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Imaging the pain of low back pain: functional magnetic resonance imaging in combination with monitoring subjective pain perception
 

Summary: Imaging the pain of low back pain: functional magnetic resonance
imaging in combination with monitoring subjective pain perception
allows the study of clinical pain states
A. Vania Apkariana,*, Beth R. Kraussb
,
Bruce E. Fredricksonc
, Nikolaus M. Szeverenyid
a
Department of Physiology, Northwestern University Medical School, 303 East Chicago Avenue, Chicago, IL 60611, USA
b
Department of Neurosurgery, SUNY Upstate Medical University, Syracuse, NY 13210, USA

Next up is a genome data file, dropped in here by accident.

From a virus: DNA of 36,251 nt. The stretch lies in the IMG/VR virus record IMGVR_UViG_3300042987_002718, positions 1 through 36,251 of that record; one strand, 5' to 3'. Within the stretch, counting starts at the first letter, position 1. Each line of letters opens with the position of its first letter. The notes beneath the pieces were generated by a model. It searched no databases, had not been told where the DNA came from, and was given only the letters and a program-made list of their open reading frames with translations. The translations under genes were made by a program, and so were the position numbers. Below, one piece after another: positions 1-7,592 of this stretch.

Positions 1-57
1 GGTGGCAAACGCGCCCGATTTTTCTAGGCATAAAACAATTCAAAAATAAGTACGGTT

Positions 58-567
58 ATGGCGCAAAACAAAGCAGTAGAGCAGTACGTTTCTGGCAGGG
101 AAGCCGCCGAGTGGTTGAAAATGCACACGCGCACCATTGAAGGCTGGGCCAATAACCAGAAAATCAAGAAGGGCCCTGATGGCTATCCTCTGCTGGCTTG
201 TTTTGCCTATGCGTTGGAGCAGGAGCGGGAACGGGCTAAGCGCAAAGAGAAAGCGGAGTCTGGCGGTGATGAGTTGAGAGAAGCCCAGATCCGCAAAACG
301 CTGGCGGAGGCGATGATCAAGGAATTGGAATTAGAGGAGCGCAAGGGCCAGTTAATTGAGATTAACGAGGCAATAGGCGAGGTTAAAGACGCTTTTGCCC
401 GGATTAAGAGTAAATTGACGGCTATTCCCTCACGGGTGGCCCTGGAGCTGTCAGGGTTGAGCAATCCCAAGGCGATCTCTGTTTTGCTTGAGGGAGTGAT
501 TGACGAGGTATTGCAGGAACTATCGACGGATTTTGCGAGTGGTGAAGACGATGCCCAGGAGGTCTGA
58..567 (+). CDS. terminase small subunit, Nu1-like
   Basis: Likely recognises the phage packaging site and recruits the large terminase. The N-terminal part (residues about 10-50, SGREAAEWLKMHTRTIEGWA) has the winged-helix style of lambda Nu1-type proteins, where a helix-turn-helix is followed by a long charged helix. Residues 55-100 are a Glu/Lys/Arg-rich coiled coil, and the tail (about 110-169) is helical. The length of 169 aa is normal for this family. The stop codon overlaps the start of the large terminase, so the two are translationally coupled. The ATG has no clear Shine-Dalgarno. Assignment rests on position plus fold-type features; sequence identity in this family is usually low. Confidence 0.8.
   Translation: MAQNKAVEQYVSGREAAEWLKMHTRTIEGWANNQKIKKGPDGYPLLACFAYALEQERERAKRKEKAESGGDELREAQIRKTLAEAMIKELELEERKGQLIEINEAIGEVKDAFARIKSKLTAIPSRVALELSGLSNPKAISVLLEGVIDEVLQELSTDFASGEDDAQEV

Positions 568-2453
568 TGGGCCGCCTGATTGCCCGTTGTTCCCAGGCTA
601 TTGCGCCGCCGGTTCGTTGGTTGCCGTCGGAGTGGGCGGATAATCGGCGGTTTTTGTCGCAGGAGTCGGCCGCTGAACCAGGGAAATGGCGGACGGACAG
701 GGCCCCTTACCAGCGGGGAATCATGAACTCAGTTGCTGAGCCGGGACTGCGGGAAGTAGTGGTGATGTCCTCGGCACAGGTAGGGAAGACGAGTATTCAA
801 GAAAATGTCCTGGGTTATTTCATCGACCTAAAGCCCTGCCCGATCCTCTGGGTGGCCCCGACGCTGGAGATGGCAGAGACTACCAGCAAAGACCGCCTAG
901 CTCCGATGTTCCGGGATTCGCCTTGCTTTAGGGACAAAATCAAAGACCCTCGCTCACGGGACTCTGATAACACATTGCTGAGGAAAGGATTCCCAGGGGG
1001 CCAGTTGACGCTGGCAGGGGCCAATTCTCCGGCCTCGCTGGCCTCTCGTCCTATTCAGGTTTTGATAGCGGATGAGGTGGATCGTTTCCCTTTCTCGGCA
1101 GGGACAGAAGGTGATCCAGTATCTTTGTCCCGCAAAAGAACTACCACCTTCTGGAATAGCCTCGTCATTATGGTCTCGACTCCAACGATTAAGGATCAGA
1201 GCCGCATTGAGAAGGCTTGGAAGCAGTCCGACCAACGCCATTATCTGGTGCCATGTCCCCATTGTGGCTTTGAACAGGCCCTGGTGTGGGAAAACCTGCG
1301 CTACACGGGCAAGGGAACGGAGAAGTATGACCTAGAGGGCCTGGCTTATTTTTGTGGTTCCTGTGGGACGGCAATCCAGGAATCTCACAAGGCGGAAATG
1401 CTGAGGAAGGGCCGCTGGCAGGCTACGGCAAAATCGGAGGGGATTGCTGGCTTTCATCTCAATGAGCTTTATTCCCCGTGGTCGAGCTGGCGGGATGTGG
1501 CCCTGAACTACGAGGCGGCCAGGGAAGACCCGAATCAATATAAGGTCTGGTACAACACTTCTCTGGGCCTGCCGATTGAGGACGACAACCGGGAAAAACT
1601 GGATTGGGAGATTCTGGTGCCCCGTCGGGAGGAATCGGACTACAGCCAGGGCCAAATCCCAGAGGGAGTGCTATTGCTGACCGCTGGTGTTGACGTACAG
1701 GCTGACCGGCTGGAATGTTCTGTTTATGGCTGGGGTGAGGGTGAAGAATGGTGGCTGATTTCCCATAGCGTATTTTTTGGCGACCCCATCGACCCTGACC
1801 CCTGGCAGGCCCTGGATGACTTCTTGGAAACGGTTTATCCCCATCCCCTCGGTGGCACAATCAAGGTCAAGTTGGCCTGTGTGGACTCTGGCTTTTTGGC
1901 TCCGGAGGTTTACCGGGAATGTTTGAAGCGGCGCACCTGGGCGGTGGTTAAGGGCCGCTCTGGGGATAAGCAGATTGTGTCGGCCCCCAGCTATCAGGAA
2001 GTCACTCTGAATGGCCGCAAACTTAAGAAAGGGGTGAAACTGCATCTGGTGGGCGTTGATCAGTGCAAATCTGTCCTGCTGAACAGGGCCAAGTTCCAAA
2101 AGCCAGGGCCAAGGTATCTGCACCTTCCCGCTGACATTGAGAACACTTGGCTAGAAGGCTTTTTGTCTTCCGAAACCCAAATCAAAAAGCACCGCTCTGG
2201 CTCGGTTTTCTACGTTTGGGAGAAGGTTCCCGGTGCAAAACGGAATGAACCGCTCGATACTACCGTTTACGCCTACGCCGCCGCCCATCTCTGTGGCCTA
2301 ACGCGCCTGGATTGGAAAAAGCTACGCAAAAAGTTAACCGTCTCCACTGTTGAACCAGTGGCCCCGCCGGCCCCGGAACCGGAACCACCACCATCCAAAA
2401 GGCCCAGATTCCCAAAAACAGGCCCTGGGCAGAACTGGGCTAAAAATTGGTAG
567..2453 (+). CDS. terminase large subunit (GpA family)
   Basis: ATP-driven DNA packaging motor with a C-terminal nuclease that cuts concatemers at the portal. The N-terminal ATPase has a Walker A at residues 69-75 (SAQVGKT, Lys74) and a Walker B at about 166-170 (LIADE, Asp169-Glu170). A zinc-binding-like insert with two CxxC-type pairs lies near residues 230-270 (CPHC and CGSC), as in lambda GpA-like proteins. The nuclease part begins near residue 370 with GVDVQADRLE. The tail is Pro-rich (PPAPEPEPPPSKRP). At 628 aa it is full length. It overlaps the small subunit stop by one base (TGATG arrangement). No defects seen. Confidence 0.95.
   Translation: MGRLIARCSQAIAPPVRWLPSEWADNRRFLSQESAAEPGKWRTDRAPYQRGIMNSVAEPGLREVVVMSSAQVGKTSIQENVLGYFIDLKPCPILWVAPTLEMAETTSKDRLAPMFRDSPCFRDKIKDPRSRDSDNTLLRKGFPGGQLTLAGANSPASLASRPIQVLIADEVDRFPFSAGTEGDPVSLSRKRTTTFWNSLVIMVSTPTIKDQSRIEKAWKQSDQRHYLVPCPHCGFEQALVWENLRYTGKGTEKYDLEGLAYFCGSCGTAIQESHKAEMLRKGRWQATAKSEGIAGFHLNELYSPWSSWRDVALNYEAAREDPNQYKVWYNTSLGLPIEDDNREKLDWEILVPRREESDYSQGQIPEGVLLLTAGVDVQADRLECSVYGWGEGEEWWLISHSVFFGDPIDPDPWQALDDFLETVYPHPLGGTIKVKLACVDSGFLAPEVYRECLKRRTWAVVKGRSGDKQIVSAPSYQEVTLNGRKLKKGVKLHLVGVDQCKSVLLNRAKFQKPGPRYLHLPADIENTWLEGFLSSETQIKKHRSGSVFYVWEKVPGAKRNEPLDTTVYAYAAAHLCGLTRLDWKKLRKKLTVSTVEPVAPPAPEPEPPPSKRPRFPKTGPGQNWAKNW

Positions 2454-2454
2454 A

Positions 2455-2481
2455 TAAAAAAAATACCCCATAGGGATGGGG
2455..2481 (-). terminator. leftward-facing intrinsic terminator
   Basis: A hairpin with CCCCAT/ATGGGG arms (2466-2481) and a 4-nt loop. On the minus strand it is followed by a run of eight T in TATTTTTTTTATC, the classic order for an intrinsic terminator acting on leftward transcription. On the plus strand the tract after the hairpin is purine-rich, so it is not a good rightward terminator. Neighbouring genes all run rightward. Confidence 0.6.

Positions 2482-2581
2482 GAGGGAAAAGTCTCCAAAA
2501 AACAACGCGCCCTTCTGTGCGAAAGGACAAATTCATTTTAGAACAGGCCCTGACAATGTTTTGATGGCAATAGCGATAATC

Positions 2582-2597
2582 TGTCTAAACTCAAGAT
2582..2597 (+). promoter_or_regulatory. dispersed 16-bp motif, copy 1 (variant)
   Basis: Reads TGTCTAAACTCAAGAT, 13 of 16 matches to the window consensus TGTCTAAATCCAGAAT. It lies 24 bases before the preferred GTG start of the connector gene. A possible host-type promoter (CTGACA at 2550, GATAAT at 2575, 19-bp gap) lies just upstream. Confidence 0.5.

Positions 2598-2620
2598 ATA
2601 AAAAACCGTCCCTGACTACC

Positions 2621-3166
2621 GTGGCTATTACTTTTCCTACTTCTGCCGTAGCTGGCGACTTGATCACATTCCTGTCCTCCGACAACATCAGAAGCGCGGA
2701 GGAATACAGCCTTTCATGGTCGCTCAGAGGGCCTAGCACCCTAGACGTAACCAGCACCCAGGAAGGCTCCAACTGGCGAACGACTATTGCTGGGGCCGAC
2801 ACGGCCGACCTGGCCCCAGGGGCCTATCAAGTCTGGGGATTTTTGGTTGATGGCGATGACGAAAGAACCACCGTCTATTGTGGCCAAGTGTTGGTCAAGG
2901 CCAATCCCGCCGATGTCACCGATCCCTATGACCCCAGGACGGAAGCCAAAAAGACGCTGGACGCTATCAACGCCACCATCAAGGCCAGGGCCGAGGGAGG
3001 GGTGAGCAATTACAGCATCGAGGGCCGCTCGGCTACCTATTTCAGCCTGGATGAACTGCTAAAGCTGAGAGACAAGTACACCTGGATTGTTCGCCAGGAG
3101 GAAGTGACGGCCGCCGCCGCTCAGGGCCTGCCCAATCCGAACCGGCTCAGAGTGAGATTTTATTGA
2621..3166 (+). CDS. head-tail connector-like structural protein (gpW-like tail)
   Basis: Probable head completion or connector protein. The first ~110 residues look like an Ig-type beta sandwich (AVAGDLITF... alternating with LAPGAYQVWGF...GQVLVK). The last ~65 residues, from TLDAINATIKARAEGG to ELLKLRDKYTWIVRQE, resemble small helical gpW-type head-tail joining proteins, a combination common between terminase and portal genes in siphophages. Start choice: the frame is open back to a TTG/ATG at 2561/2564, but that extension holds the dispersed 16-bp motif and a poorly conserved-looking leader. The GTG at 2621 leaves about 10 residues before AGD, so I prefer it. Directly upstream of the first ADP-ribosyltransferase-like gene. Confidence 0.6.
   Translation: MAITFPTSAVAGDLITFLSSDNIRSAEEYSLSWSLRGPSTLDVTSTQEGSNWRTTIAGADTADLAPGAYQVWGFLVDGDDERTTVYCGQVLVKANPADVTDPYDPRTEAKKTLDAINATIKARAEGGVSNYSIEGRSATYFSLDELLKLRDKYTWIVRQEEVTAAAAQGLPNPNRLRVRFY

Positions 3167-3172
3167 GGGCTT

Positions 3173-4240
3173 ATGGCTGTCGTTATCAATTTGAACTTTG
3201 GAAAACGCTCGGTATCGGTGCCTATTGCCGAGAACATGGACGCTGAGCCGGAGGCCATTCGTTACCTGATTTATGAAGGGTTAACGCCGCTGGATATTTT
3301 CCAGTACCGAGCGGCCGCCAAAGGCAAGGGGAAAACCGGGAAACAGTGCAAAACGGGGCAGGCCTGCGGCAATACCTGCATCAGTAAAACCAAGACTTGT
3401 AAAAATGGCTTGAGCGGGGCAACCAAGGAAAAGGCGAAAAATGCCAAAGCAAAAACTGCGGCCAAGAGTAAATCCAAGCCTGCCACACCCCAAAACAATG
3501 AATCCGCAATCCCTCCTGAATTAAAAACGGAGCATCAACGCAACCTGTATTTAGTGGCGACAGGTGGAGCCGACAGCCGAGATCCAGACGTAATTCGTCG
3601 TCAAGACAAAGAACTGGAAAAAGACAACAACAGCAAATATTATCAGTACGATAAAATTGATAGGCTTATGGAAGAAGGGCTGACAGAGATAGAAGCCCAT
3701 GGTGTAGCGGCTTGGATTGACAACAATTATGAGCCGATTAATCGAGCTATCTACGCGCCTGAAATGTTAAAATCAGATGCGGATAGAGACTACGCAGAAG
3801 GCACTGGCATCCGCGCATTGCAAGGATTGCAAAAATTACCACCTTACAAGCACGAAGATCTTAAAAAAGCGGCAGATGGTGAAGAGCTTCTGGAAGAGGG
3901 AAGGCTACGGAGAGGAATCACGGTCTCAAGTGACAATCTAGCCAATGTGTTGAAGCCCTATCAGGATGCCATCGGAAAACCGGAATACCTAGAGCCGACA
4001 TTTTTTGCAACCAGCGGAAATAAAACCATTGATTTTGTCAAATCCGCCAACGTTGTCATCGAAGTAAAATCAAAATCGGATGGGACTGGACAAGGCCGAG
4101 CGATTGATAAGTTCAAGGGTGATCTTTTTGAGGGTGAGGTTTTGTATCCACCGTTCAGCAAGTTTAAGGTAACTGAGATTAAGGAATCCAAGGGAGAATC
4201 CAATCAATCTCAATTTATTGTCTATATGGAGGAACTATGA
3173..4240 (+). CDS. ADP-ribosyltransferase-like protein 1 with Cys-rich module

c
Department of Orthopedic Surgery; SUNY Upstate Medical University, Syracuse, NY 13210, USA
d
Department of Radiology, SUNY Upstate Medical University, Syracuse, NY 13210, USA
Received 11 October 2000; received in revised form 8 December 2000; accepted 11 December 2000
Abstract
Most brain imaging studies of pain are done using a two-state subtraction design (state-related design). More recently
event-related functional magnetic reasonance imaging (fMRI) has also been used for studying pain. Both designs
severely limit the application of the technology to clinical pain states. Recently we demonstrated that monitoring time

  

Source: Apkarian, A. Vania - Department of Physiology, Northwestern University

 

Collections: Biology and Medicine